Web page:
Why the Baltimore Orioles Don't Need Closer Fernando Rodney

Alex SnyderContributor IIJanuary 26, 2014

Tampa Bay Rays relief pitcher Fernando Rodney celebrates after the final out in the Rays' 4-0 win over the Cleveland Indians in the AL wild-card baseball game Wednesday, Oct. 2, 2013, in Cleveland. (AP Photo/Tony Dejak)
Tony Dejak/Associated Press

Spring training is approaching quickly, and now that Masahiro Tanaka has signed with the New York Yankees, the free-agent market has begun to move again.

Rumors are already swirling, and though the Baltimore Orioles have had a quiet offseason, the team has been connected to multiple free agents.

Since Tanaka left the market, the most notable and concrete name the O's have been connected to is closer Fernando Rodney. On January 23, Jonah Keri of Grantland.com tweeted that the O's were "making progress" on Rodney. However, Dan Connolly of The Baltimore Sun later tweeted that the O's hadn't had talks with Rodney's representatives in weeks.

Even with Connolly's refute, the rumored O's connection to Rodney could be something; Connolly reported as far back as December 23, 2013, that the Orioles have "significant interest" in the right-hander. If that December report is correct, it's likely the team is still intrigued by Rodney.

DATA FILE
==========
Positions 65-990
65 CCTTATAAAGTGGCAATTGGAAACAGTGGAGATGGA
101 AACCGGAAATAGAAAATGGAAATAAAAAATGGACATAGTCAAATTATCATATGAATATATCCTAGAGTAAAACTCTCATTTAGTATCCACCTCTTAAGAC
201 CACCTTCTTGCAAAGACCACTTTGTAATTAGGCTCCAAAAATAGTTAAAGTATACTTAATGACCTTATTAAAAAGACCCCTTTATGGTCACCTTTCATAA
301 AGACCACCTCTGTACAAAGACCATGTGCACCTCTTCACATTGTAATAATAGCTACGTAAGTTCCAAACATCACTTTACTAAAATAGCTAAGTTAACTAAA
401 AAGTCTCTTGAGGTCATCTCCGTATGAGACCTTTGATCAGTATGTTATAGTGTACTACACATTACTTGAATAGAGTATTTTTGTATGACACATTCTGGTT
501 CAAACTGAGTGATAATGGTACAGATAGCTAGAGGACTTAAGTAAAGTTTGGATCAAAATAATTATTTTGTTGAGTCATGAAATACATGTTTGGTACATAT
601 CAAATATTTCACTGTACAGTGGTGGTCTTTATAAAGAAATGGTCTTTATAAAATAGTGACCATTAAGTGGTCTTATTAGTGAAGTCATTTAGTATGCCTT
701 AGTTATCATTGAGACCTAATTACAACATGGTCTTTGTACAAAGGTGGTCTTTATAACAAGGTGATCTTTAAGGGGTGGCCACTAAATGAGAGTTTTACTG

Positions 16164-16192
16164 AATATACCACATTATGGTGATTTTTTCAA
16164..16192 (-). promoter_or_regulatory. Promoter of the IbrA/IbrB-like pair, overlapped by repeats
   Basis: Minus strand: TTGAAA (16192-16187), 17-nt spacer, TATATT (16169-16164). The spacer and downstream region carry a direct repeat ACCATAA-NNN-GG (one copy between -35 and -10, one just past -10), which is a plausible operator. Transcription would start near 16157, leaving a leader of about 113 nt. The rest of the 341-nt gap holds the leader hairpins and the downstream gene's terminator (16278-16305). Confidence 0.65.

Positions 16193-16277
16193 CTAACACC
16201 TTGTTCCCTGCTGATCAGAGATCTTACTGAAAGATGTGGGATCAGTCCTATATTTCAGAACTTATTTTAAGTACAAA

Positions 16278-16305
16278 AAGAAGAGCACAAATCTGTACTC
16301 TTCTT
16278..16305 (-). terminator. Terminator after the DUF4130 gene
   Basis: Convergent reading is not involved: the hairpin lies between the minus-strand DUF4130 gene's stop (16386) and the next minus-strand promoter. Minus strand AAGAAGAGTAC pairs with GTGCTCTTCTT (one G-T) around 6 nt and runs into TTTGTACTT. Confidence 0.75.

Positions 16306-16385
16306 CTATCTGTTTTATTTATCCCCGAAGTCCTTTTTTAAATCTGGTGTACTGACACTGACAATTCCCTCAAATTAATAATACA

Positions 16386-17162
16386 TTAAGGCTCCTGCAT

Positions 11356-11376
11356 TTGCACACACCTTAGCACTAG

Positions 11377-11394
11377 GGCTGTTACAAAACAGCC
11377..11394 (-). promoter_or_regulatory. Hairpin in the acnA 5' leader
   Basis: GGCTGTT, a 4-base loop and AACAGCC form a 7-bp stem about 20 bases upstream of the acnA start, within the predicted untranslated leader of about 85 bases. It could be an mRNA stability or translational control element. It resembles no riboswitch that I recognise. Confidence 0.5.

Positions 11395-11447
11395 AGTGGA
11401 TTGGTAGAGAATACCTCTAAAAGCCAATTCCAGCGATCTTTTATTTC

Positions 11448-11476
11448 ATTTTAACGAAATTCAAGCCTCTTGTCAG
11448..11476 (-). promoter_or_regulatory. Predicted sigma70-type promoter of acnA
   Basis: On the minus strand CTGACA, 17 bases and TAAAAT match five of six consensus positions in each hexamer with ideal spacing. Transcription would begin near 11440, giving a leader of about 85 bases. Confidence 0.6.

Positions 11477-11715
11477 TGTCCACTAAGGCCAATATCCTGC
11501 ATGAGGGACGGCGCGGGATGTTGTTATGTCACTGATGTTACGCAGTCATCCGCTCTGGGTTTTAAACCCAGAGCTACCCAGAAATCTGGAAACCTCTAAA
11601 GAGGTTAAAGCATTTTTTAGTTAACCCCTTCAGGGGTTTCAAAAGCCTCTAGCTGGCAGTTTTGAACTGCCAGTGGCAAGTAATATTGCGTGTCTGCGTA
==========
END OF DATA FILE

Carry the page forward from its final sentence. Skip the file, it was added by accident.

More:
Rodney is arguably the best closer left on the free-agent market, and the O's arguably need bullpen help. But that doesn't mean that the Orioles need Rodney.

While the Orioles' interest in Rodney is justifiable and understandable, it's ill-advised. Yes, the team is without an established closer at this point in time, but they don't necessarily need to spend the money it would take to land Rodney in order to solidify the position.

Besides, who's to say that Rodney would solidify the spot anyway?

Rodney has had a solid 11-year career to date, tallying up 172 saves with a 3.70 ERA. But he hasn't been very consistent throughout it, posting five straight seasons with an ERA at 4.24 or above between 2007 and 2011 while also putting up an ERA of 2.86 in 2005 and a remarkable 0.60 ERA with 48 saves in 2012.

In 2013, Rodney went 5-4 with a 3.338 ERA and 37 saves in 66.2 innings. He did blow eight saves last year. Nine total decisions is way too many for a late-innings reliever, and especially a closer, as the closer's job is to save the game and hand the decision to the starting pitcher (or one of the relievers before him), not risk the game and then have the decision fall on himself.